Before joining academia, Dr. Khan served in the Pakistan Administrative Service including stints at the National School of Public Policy, the Education and Finance Ministries, and district administration.
His areas of interest include state capacity and fragility, political economy and public finance. He has conducted field experiments on taxation, public procurement, social protection and entrepreneurship.
Dr. Khan holds a PhD in Economics from Queen’s University Kingston and a Masters in Public Administration from Harvard Kennedy School Cambridge. He did his B.S.c. in Engineering from University of Engineering and Technology, Lahore and has a Diploma in International Affairs from Punjab University.A.Q.Khan@lse.ac.uk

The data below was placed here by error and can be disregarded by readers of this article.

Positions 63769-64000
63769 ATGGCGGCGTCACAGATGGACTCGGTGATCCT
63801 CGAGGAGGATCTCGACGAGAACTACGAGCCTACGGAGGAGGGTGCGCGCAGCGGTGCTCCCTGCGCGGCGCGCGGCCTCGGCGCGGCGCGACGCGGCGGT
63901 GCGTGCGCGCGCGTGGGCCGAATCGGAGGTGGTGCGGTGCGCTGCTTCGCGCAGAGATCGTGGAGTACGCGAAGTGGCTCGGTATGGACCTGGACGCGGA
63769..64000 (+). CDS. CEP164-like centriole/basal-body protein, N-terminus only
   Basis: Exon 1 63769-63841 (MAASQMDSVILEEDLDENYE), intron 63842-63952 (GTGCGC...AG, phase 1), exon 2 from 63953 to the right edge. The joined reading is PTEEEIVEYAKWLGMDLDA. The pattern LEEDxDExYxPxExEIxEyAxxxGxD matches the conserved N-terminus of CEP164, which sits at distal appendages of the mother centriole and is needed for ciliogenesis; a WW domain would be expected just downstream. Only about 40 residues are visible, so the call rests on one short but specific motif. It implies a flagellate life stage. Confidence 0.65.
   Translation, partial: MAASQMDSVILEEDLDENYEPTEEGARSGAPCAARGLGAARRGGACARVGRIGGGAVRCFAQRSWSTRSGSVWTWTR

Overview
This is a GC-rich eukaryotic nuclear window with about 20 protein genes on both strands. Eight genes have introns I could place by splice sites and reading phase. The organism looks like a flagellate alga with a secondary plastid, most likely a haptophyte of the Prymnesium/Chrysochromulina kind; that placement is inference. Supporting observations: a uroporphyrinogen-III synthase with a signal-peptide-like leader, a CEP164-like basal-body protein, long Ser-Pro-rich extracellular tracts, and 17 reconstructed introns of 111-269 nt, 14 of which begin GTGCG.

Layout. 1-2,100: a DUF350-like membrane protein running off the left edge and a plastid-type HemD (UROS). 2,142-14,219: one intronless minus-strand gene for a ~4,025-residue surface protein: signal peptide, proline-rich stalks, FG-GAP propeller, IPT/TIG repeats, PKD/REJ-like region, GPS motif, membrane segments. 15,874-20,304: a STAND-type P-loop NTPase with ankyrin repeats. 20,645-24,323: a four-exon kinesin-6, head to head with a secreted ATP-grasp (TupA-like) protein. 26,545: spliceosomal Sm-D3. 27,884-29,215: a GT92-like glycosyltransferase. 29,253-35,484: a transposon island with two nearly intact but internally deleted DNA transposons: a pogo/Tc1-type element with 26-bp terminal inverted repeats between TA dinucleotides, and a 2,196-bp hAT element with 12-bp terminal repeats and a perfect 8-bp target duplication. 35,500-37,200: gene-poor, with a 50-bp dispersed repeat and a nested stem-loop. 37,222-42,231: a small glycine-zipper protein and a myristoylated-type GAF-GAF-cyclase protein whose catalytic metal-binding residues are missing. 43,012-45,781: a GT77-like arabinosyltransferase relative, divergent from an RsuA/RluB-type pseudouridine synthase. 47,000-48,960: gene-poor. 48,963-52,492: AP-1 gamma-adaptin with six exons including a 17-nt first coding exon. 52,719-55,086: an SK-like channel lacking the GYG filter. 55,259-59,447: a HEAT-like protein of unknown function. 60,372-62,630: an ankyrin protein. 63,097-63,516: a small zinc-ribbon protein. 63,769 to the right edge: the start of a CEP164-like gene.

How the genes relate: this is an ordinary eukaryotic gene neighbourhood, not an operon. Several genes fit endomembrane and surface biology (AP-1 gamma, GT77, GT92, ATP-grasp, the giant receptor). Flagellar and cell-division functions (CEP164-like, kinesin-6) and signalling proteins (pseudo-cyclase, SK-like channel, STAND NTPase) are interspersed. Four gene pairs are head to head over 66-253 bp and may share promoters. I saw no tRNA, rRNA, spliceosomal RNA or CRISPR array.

Dr. Michael Best is an Assistant Professor of Economics at Columbia University. Prior to this, he was a Postdoctoral Fellow at the Stanford Institute for Economic Policy Research. Michael’s research focuses on tax evasion in developing countries and its implications for optimal tax policy and administration; the determinants of the effectiveness of public procurement in developing countries and the design of policies to improve it; and the effects of tax policy in developed countries and the design of optimal tax policies.
Michael holds a PhD from the LSE and an M.Phil from the University of Oxford.